The province of Thessalia covers much of east-central Greece. From high mountains to beaches and modern city’s the region of Thessalia has them all in abundance. Mounts Pindus, Olympus, Pelion, Othrys, Ossa and Agrapha surround the fertile plain of Thessalia in central Greece. The River Pinios, coming down from the western slopes of Pindus, cuts Thessalia in two, passes through the valley of Tempi and meets the sea.
On the western edge of the plain of Thessalia one comes upon a unique phenomenon of nature, 24 perpendicular rocks on which about 600 years ago Byzantine monks chose to worship God and built Meteora, their monastic community. How they came to build these monasteries on the top of these virtually inaccessible rocks is a subject of fascination for pilgrims and visitors alike.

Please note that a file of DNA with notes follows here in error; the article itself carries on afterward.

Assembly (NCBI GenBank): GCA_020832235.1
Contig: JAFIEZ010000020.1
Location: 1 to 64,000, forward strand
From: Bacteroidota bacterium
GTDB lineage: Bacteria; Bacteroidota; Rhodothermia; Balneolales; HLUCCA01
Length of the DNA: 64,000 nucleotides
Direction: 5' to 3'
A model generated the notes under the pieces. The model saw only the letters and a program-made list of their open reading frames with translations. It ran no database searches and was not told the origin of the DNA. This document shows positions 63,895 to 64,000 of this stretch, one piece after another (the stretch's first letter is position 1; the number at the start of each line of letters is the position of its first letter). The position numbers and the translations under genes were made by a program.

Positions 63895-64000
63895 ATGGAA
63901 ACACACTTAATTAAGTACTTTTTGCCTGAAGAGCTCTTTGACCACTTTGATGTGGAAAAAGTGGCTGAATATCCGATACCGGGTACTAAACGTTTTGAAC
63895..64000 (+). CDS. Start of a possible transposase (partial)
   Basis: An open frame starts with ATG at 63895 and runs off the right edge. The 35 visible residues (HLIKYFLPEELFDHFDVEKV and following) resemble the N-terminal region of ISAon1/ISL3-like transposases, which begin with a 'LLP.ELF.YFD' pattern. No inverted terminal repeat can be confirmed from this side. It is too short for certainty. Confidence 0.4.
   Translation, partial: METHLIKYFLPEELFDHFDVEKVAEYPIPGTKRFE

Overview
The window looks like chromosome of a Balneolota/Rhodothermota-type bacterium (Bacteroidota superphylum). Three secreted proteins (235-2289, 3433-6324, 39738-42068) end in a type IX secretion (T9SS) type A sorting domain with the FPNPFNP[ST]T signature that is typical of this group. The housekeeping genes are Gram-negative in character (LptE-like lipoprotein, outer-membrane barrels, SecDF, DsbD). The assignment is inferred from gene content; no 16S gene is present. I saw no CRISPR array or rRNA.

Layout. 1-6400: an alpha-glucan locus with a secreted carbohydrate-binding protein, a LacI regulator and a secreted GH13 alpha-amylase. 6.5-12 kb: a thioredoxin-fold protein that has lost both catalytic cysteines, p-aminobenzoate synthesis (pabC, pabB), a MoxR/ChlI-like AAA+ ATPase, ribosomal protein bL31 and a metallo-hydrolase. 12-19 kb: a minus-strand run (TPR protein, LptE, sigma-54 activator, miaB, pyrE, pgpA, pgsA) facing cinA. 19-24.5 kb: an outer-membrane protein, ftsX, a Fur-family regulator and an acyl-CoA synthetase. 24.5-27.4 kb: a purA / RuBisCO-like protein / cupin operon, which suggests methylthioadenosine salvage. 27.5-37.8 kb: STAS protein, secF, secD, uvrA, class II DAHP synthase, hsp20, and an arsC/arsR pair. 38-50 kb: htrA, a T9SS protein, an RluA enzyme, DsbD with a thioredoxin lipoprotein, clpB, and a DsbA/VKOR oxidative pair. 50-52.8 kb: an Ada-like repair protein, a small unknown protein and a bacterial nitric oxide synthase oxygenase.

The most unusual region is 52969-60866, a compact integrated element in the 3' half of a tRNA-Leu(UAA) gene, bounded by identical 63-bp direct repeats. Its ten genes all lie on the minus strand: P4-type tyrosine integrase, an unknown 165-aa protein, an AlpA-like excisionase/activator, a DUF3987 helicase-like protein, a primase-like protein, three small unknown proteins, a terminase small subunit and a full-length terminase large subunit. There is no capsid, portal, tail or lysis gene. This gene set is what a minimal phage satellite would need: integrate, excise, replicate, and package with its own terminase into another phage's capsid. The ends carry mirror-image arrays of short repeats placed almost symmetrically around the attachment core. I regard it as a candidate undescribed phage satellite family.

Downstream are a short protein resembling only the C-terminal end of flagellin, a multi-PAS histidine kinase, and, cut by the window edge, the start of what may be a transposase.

Thessalia has close links with the mythical past of Greece. Olympus, home of the immortal gods and land of the Centaurs is only one of the many areas. Archaeologists have unearthed the remains of Mycenaean settlements at Iolcos, Dimini and Sesklo. In ancient Greek times, the region came under the rule of barons who controlled the region and later took control of the Amphictyonic league who at that time controlled much of central and northern Greece.
During the 4th century BC, the region of Thessalia became dependent to the region of Macedonia. The Romans formally incorporated Thessalia into the province of Macedonia, in circa 300 AD; Thessalia became a separate province with its capital at Larissa. In the years following, the region has been under the control of many conquerors among them the Byzantines and Turks.